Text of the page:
It’s OK to be av­er­age

BBC Music Magazine - - The Full Score -

The ma­jor­ity of our mu­si­cal cul­ture is as medi­ocre to­day as it’s al­ways been

Medi­ocrity is a valu­able at­tribute, says Tom Ser­vice. It lies at the heart of pop­u­lar mu­sic through­out the ages, and helps us iden­tify the truly great works of art.

It’s one of the most mem­o­rable mo­ments in Peter Sha er’s Amadeus, when An­to­nio Salieri de­fines him­self ‘the pa­tron saint of medi­ocrity’. We know he’s right: Salieri has just enough tal­ent to know how un­tal­ented he is next to the tow­er­ing yet in­fan­tile ge­nius of Wolfie Mozart.

The irony is that in his life­time Salieri was more suc­cess­ful than Mozart, in terms of how o en his op­eras were per­formed and in the po­si­tion he held at the Aus­trian court. Not that you’d know it from or­ches­tras’ and opera houses’ pro­gram­ming around the world to­day. Salieri has been roundly de­feated by Wolfie. And so too have all of those pa­tron saints of the medi­ocre through­out his­tor­i­cal epochs, so that we hear Beethoven in­stead of Spohr, Mahler not Rei­necke and The Bea­tles rather than Bay City Rollers.

That’s be­cause our taste has been de­vel­oped over his­tor­i­cal time. We know that medi­ocrity has been weeded out so that we can now swim in a mu­si­cal sea of the eter­nally ex­cep­tional, clas­si­cal and ex­cel­lent. O lucky we!

Ex­cept, that’s not the case, and it’s an un­de­sir­able sit­u­a­tion, were it to be true. In fact, the ma­jor­ity of our mu­si­cal cul­ture is as medi­ocre to­day as it’s al­ways been, and we should be thank­ful.

The de­mands of the medi­ocre – which are di er­ent, by the way, from the ‘bad’, which sug­gests an ex­cep­tional qual­ity ly­ing out­side the mid­dle of the road of medi­ocrity – are pre­cise and ex­act­ing. Medi­ocre mu­sic must be generic, con­ven­tional, mun­dane and or­di­nary, de­signed for in­stant grat­i­fi­ca­tion and im­me­di­ate con­sump­tion in a way that the ex­cep­tional and the epi­curean can never be. That’s why Salieri’s mu­sic – or Sam­mar­tini’s or Stamitz’s – was more pop­u­lar and suc­cess­ful than Mozart’s, be­cause Mozart’s sym­phonies and op­eras were re­garded as too com­plex for their time. It’s why Beethoven’s tubthump­ing hack-work in Welling­ton’s Vic­tory was more pop­u­lar in his life­time than his quar­tets or sym­phonies (lead­ing to Beethoven’s im­mor­tal re­sponse to his crit­ics: ‘What I s**t is bet­ter than any­thing you could ever think up!’).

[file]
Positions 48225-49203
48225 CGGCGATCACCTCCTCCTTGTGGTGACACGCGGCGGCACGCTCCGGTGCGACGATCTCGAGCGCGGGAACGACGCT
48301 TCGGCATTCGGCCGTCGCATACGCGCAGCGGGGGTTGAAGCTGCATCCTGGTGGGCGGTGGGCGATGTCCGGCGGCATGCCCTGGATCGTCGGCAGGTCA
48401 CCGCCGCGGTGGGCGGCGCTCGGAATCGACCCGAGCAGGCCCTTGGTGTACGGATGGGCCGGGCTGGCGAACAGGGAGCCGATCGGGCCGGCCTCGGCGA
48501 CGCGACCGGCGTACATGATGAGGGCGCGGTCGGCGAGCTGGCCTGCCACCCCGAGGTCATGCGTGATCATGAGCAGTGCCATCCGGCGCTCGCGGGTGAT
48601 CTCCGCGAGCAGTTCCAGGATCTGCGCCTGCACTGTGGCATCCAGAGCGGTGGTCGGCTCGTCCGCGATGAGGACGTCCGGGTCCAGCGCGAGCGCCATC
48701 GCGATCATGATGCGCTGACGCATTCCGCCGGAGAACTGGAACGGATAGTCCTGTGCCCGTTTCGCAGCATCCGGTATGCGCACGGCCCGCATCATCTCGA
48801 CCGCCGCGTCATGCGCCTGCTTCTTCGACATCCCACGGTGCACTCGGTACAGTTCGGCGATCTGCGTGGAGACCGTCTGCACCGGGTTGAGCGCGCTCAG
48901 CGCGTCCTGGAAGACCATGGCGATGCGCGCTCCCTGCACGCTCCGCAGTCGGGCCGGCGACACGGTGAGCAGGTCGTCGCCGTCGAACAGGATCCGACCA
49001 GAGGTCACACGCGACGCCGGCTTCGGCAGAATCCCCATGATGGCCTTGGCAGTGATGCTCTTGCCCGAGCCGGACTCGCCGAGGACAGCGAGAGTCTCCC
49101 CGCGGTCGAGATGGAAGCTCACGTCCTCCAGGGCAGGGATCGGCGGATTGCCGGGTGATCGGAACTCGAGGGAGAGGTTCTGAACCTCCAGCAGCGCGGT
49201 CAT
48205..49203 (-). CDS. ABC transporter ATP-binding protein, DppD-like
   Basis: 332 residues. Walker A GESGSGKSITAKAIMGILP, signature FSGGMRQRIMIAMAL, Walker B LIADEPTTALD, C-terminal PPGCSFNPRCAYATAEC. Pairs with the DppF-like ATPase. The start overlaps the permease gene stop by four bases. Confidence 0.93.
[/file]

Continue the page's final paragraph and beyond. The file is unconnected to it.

And the medi­ocre is all around us right now, in the mu­sic that’s most pop­u­lar in our charts and on our screens and, if we’re brave enough to ad­mit it, in our con­cert halls. That’s just as well: if there were no fun­da­men­tal cur­rent of medi­ocrity in our lives, we wouldn’t know what it was to be ex­cep­tional, di er­ent, as­ton­ish­ing. Medi­ocrity storms the pop­u­lar and clas­si­cal charts be­cause we want to hear our or­di­nar­i­ness re­flected back to us.

It’s an­other irony of his­tory that to hear Salieri or Carl Dit­ters von Dit­ters­dorf per­formed to­day is as rare as see­ing an Austin Mae­stro or Al­le­gro on our roads, so that yes­ter­day’s medi­ocrity can be rare and ex­cep­tional. The great tide of medi­ocrity goes on, al­ways chang­ing, but al­ways the same. And thank good­ness for that.


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